Skip to main content

Cake Pops

Cake pops are super cute but they can be overly sweet (and if I think something is too sweet, you know it’s true). I am just getting interested in making them. I would never bake a cake just to crumble it up, but I did make too many vanilla cake layers the other day when I was baking a cake for an event I catered. For catering events, I always like to make more than enough just in case somethings goes haywire.

As a result, I had an extra 9 inch cake layer. I put it in the freezer so that I could use it later. I wasn’t inspired to do anything with it until I read a blog about cake pops. I realized it was high time I try my hand at them. I opted to keep things very simple- this is just a basic recipe for a round cake pop, minimally decorated. The big tips here are using coconut oil to thin the candy melts. My first cake pop fell apart because the candy coating was too thick. Thinning it out with coconut oil meant I could easily coat the cake pop and keep the coating thinner (better candy to cake ratio).

My other big tip is to use a meatballer. It helps to compress the cake tightly and then you can smooth out any lumps and bumps with your hands. And by compressing the cake tightly, you need less frosting in the mix to hold it together which helps keep the sweetness in check. 

I hope to make more of these over the next few months and perhaps venture into new and exciting shapes. The fun of a cake pop is how you decorate it, after all!

One 9 inch vanilla cake layer, cooked and cooled
Two tablespoons cream cheese frosting
One 12 ounce bag of wilton’s candy melts (I used a red color)
1 1/2 teaspoons coconut oil

Special tools:
Cake pop former 1 1/4 inch (or a meatballer)
20 cake pop sticks
Deep cup

Crumble the cake into a large bowl. Add the frosting and mix together. The cake should hold together when pressed. 

Shape the cake into balls and place them into the cake pop former. Make sure the cake ball is a little bit bigger than the size of the press. Once the cake ball is pressed tightly, remove extra cake from the sides and roll the ball with your hands to smooth the ball out.

Melt 3 ounces of candy melts in a heatproof bowl in the microwave. Dip each cake pop stick into the candy melts and poke it into the cake ball about halfway through. Spear the bottom of the cake pop into the styrofoam and put in the freezer for about 20 minutes to harden up.

Meanwhile, melt the rest of the candy melts. Add the coconut oil to the melted candy and mix well. Pour the candy into a tall cup.

Dip each cake pop into the cup and make sure the whole pop is coated. Tap it lightly to remove any dripping candy coating. Immediately cover with sprinkles. Place the cake pops back into the styrofoam and let them harden at room temperature for about 1 hour. Store at room temperature; wrap with cellophane wrappers and give away as gifts!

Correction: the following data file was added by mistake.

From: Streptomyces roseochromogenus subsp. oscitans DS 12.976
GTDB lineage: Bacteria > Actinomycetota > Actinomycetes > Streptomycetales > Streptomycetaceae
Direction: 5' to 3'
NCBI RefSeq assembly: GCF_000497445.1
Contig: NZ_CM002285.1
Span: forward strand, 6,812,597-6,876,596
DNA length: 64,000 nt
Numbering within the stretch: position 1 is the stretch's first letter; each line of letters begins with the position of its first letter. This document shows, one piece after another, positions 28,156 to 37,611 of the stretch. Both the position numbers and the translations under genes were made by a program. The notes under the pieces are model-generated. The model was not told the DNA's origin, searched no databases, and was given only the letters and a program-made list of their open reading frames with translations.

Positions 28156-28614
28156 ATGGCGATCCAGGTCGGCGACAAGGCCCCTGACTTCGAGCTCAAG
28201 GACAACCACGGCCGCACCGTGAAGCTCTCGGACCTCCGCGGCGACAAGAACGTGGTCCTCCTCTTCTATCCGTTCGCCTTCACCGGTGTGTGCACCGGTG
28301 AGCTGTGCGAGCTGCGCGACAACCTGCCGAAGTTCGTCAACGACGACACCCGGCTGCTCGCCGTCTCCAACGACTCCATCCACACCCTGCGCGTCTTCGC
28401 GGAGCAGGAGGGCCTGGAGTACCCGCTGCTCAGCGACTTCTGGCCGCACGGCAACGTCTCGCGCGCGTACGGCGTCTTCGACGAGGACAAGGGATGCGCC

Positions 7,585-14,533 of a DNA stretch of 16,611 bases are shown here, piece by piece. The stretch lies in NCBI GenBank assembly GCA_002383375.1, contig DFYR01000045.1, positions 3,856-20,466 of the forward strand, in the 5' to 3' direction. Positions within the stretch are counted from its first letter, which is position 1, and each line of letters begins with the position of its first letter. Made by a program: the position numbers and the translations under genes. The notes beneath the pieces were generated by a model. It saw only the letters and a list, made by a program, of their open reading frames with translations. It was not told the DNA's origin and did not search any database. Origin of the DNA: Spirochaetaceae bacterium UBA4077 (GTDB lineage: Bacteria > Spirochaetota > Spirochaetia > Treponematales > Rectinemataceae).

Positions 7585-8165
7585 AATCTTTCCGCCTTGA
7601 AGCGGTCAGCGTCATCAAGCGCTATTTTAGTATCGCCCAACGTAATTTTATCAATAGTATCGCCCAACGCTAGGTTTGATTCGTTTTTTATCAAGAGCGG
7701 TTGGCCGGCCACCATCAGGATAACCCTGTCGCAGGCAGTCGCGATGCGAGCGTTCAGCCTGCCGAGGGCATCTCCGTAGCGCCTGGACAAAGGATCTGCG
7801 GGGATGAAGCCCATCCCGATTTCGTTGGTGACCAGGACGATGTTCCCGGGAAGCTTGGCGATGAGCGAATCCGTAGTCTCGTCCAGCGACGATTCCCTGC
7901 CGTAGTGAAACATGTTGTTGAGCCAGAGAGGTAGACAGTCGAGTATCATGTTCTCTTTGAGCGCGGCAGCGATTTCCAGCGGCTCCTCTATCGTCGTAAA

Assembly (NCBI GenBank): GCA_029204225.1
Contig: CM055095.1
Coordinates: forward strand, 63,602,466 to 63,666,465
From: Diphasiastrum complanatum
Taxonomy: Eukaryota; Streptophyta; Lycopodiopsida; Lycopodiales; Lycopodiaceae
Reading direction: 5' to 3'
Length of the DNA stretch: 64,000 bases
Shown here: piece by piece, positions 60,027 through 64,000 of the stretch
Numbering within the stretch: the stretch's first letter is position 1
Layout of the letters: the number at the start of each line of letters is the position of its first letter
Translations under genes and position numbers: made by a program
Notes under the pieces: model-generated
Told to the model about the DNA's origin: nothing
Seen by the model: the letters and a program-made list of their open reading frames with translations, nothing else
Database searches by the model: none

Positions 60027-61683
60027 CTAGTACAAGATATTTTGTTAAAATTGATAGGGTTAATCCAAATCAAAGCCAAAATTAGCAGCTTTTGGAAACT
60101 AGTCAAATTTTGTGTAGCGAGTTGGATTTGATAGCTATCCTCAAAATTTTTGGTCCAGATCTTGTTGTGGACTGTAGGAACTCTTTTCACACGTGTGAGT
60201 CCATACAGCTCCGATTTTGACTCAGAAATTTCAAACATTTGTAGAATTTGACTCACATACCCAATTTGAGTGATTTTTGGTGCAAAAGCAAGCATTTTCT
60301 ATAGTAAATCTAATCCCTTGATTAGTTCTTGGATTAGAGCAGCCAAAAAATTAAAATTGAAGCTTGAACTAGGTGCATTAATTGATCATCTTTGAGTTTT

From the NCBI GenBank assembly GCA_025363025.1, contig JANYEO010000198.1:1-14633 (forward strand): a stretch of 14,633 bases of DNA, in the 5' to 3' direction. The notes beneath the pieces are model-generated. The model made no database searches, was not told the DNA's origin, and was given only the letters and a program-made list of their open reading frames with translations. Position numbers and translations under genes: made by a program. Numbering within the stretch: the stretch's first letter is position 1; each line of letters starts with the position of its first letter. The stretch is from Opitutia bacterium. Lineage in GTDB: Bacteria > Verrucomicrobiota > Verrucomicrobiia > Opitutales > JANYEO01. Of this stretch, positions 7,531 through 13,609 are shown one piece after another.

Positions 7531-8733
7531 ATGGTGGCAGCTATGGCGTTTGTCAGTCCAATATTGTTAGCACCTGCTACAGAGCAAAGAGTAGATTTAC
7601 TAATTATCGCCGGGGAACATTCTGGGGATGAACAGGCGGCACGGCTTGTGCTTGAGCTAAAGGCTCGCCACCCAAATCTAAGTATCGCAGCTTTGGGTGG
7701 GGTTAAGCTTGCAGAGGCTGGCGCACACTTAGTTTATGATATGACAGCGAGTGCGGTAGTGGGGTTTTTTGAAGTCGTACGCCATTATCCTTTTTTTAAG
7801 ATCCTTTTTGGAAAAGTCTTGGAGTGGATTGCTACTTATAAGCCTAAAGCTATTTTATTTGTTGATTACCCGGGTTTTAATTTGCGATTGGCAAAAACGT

Popular posts from this blog

Raspberry Pomegranate Jam

Tis the season to be making homemade gifts! Pomegranates are in season and their juice is a festive deep ruby red color. I knew I had to make them into a jam to give away. Straight pomegranate flavor is a little tart for me; I added raspberries for the texture of their seeds and their sweetness. This is a very simple recipe to make and will yield 6 to 7 8 ounces jars of jam or 12 to 14 4 ounce jars, if you like to give away sample sizes during the holidays. Enjoy! Ingredients: 3 1/2 cups pomegranate juice 1 cup mashed raspberries 7 cups sugar 1 tablespoon butter 1 1/75 ounce package Sure Jell Method: Sterilize your jars and lids. Set aside. In a heavy bottomed large stock pot, add the pomegranate juice, raspberries and butter. Mix well. Add in the sugar. Bring to a full rolling boil then stir in the Sure Jell. Allow to boil hard for 1 minutes. Remove from the heat and skim off any foam. Ladle into the sterile jars, twist on the lids and pr

Peek-a-boo Squares

My grandma, Mimi, taught me this recipe. I used to make this with her and my mother as a child. It is my very favorite dessert. It is incredibly easy to make, and even easier to eat. My favorite part of making this as a child was dusting every bar generously with snowy white powdered sugar.  My favorite version of this dessert uses canned blueberry pie filling; I vastly prefer Libby brand over the store brand. You can make blueberry pie filling from scratch with sugar, cornstarch, bleberries, etc. but using the canned stuff is easy in a pinch and is much for nostalgic for me. Plus, I don’t notice a vast improvement over my homemade blueberry pie filling and the Libby brand; it just takes me longer to put this dessert together.  I have been known to whip up a pan of these Friday night and have them disappear by Saturday afternoon. Be warned, these things are addictive! Ingredients: 3 cups of all-purpose flour 2 cups of granulated sugar 4 eggs 2 sticks of

Samosas with Yogurt Sauce

I love exploring many kinds of cuisine in my kitchen because I can control the spice level, and in the case of this recipe, the use of cilantro. Cilantro lovers out there- sub it info the parsley here. I have the gene that makes cilantro taste like soap, which limits my ability to enjoy some dishes in restaurants, but is easily rectified in my own kitchen. I hope you enjoy! Ingredients:  3 russet potatoes 2 cloves garlic, minced 1 bunch fresh parsley, chopped 2 teaspoons curry powder 5 ounces peas Six 8 inch flour tortillas 4 ounces Greek yogurt Oil, salt, pepper, vinegar 4 tablespoons butter Method: Preheat oven to 425 degrees F. Lightly oil a rimmed baking sheet. Scrub potatoes and cut into 1⁄2-inch pieces. Place in a large saucepan with a generous pinch of salt and enough water to cover by 1 inch. Cover and bring to a boil over high; uncover and cook until tenderDrain potatoes and transfer to a bowl.  Heat 2 tablespoons oil in reserved saucepan over medium. Add chopped garlic and al